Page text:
Monday, June 30, 2014

A "Christian" Cult - Abuse, Murder, Madness

Micha Moore: Bethany Deaton's Murderer?
International House of Prayer cult member Micha Moore after confessing to the murder of Bethany Deaton.

Some notes while reading the Rolling Stone article on the Tyler Deaton cult.  It's a long piece, and I'll give some highlights below, with a running commentary (the boldface is my own emphasis throughout).

They spent many hours discussing the Harry Potter books and films, which they approached with "a religious devotion," according to [cult survivor] Herrington, whom they briefly resisted admitting to the group, because it would have broken the symmetry. The works "fueled our sense of being on a divine mission," says Herrington. "One of their chief attractions was a sense of belonging to a secret club with exclusive access to knowledge and power. That was the root of our whole ideology."

Such a Gnostic thrill of power is behind much of the heterodoxy in the Church today.

"In the years I was with him, things were constantly happening that I had to shrug away as being 'the work of the Holy Spirit,'" says Herrington. "[Cult founder] Tyler [Deaton] would raise his voice and say, 'Jesus!' and the neighbor's music would immediately stop. He would tell the birds to fly away and they would fly away. He would place curses on my appliances so they wouldn't work."

OK, that's creepy.  But cults are demonic and the presence of the preternatural should surprise no one.

Speaking of the woman who married the cult leader and who would eventually be murdered, Boze Herrington says ...

"The dream of her heart was to be married," Herrington recalls. "We used to stay up late talking about it, night after night. She had been praying for her husband since she was a teenager. She had written him letters, before they even met." She found herself "fiercely attracted" to Deaton and was convinced that God had ordained their union. She was aware of his struggles with homosexuality but believed that God would use her to heal his heart."

No, no, no, no, no, no, no, no.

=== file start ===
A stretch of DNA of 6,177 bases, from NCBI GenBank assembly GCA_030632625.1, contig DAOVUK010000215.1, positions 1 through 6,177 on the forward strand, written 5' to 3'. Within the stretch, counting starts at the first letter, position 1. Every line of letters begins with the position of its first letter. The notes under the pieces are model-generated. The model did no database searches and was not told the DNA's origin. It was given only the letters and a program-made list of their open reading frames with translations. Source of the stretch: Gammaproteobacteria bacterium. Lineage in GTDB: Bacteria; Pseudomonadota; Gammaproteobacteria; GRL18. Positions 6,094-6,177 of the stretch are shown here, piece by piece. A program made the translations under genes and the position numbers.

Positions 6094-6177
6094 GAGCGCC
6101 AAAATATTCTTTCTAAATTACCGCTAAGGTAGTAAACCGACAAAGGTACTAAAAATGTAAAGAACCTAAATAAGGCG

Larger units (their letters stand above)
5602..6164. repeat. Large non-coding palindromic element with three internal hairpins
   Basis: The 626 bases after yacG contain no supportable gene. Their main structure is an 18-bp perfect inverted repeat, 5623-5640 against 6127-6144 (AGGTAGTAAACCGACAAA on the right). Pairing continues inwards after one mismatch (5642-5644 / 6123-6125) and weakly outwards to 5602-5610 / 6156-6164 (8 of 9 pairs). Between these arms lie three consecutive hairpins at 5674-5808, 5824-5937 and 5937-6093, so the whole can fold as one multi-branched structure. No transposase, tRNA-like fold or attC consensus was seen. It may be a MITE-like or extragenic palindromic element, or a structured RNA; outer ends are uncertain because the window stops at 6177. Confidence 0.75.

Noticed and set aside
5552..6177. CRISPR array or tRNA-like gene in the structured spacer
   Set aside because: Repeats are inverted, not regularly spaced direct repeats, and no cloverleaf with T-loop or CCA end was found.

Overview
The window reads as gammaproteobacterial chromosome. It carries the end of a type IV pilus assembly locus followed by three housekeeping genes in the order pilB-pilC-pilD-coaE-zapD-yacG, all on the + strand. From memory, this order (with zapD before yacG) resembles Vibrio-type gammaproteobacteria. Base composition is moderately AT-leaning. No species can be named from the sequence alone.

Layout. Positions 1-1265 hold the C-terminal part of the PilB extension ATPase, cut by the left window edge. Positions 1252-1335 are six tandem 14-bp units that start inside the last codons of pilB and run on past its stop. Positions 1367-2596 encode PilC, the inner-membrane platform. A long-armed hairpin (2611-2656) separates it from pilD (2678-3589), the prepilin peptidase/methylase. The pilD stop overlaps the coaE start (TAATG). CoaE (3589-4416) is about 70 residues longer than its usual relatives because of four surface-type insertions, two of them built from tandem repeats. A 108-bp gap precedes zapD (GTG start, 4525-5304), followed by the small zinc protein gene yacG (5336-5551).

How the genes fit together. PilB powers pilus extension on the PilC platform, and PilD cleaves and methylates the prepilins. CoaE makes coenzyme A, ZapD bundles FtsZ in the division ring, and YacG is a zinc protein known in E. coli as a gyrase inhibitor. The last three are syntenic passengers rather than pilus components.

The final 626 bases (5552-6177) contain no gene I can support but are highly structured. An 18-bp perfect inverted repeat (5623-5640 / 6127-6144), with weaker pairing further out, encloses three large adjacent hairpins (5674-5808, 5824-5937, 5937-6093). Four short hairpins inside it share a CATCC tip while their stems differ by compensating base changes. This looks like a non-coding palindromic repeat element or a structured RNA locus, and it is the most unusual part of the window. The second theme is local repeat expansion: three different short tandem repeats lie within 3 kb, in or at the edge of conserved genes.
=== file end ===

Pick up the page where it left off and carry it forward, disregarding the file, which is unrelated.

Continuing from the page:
We are to be wise as serpents and innocent as doves (Mat. 10:16), not bubble-wrapped as crystal and foolish as teeny-boppers.  Do devout Christians really know nothing about human nature?  This is shameful, and in this young lady's case, tragic.

Tyler Deaton's cult was formed within the larger organization of the International House of Prayer, a bizarre unaccredited Bible school in Kansas City.  I wrote earlier today that the administrators at the International House of Prayer (IHOP) did not do enough to address the cult within their organization that Tyler Deaton had formed.  It's worse than that.  This kind of prideful nonsense set the stage for it ...

This is IHOP's most alluring tenet: God needs IHOPers to effect the Tribulation and bring Christ back to Earth. "The church causes the Great Tribulation," [IHOP founder] Bickle has preached. Before founding IHOP, he argued that "God intends us to be like gods. God has conceived in his heart of a plan to make a race of men that would live like gods on Earth." Bickle sometimes affects to know God as he would a peer. "I heard what I call the internal audible voice of the Lord," he has said. He claims that he visited heaven one night at 2:16 a.m., and the Lord charged him with preparing for an End Times ministry and seated him in a golden chariot that lifted off into the empyrean.

"And ye will be like God," said Satan to Eve, Gen. 3:5.  And believing a man who claims this stuff ... well, a culture of credulity is created when enough credulous people gather.  And when these same credulous folk, unwise to the world, devout, misfits, eager for self-sacrifice are misled even by the very founder of their Bible college, things can only get worse.

And with Tyler Deaton, things got worse.

The article points out how the book The Final Quest (a kind of End Times porn, from the sound of it), by NAR (New Apostolic Reformation) apostle Rick Joyner poisoned Deaton with a delusion of grandeur that led him to believe that he himself was almost a god, and God's chosen instrument in His second coming.